How to Run a Successful Subway Franchise

How to Run a Successful Subway Franchise
Image by Capital Circle @ Vimeo

The walls had an off-white hue, with what looked like pencil drawings.  They almost looked dirty, but they were not.  They were spotless.  In the late 1980s, the walls of all Subway restaurants were adorned with wallpaper showing various actual subways throughout history.  All the famous subway franchise operations were represented, especially in the United States.  There was New York City, San Francisco, Baltimore, the list goes on.

Also on the walls were signs stating that the Subway Corporation had a goal of reaching a whopping 5,000 locations.   In 1990 they reached it.  They were one of the fastest growing chains.

Location, Location, Location

Now, it is a challenge to be accepted as a franchise.  There are rigorous requirements that must be met before claiming a franchise.  Once chosen, the franchisee can do the legwork in finding the best location. Of course, the Subway Corporation has the final say on where a restaurant can be placed.  And, location is critical to a franchise’s success.  If a restaurant is located on an ideal-looking corner but has no easy access, then the owner may well find that they picked the wrong spot.  An ideal location would include foot traffic, as well as easy access for cars to stop by.  Some may even benefit from a drive-through window.  The franchisee must do due diligence when scouting a location.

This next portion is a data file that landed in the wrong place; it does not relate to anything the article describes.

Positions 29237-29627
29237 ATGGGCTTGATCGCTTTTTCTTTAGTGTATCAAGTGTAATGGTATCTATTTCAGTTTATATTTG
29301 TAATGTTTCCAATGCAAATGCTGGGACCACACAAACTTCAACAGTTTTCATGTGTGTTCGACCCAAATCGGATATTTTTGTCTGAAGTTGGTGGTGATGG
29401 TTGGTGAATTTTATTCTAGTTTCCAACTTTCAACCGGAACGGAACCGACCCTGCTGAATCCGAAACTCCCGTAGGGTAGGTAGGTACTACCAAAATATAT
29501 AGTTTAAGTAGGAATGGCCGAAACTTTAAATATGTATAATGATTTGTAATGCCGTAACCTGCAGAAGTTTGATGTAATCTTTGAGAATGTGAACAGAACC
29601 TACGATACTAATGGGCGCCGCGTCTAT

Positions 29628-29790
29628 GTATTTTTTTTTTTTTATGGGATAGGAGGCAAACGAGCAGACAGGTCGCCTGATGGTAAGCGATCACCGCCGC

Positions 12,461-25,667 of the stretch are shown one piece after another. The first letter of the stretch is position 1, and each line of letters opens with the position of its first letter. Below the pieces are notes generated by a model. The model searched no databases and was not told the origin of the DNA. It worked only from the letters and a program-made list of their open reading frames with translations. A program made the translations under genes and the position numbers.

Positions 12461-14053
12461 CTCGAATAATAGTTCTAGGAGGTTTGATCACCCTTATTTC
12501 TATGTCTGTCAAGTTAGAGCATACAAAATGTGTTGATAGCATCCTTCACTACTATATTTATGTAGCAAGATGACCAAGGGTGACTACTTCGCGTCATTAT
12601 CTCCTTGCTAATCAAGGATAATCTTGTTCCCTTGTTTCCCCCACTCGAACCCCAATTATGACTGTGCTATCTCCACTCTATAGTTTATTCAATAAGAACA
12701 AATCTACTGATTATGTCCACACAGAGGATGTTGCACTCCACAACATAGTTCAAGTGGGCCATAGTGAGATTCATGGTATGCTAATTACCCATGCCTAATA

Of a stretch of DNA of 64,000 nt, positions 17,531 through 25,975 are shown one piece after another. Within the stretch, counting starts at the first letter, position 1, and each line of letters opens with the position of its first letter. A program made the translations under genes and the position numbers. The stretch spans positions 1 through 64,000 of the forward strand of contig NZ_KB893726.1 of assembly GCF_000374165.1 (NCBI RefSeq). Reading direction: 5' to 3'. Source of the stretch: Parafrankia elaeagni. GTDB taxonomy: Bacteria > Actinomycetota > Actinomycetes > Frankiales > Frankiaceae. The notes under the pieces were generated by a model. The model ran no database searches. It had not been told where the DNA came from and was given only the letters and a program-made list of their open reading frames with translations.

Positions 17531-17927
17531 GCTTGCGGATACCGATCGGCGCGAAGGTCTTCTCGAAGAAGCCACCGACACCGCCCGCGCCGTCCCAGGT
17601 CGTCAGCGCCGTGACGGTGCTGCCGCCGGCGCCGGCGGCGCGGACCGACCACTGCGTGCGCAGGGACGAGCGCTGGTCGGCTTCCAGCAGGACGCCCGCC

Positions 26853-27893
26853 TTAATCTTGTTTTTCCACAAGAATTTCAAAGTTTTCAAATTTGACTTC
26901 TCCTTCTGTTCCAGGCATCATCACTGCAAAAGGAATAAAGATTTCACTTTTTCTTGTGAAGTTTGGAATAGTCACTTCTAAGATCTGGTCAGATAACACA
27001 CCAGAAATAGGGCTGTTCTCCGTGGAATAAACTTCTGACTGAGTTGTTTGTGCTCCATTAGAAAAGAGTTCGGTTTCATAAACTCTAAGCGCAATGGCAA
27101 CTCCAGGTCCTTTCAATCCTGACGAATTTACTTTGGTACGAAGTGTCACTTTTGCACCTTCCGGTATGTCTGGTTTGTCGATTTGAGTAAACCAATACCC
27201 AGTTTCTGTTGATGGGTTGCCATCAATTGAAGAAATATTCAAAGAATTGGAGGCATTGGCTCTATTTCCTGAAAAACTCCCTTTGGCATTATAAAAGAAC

The People

The people, from the owner and managers to the lowly Sandwich Artist, must work as a team and coordinate properly.  The managers must staff the restaurant with proficient and responsible workers.  They must also choose the best coverage by the staff, so they meet the demands of the patrons.  Every person plays a critical part of the success of a franchise.  However, the ultimate responsibility falls on the shoulders of the owner(s).  If he or she chooses the wrong people for the management positions, it could lead to the wrong people in all staffing positions.  In case the restaurant fails, it’s on the owner. If you are looking to work at Subway, check out,


They say that most small businesses fail within the first two years.  Much of that is because there was poor accounting.  When the owner does not know their profits and losses, the business will likely fail.  The odds are against their success.

The formula

After decades of mostly success, Subway Franchise Restaurants has an excellent idea of how to run a small business.  They have developed it through experience, expert consultations, and a lot of hard work.  So, when a franchisee fails to follow the formula for success, he runs the risk of losing the franchise, or possibly worse, going out of business entirely.  I say possibly because he would be hard-pressed to find another opportunity as a franchisee anywhere else, as everyone knows that there hard and fast formulas to follow.

Over the years, Subway has opened restaurants all over the world, in 112 countries, and almost 45,000 locations.  They have had their ups and downs, but one thing they know for sure is how to run a franchise.

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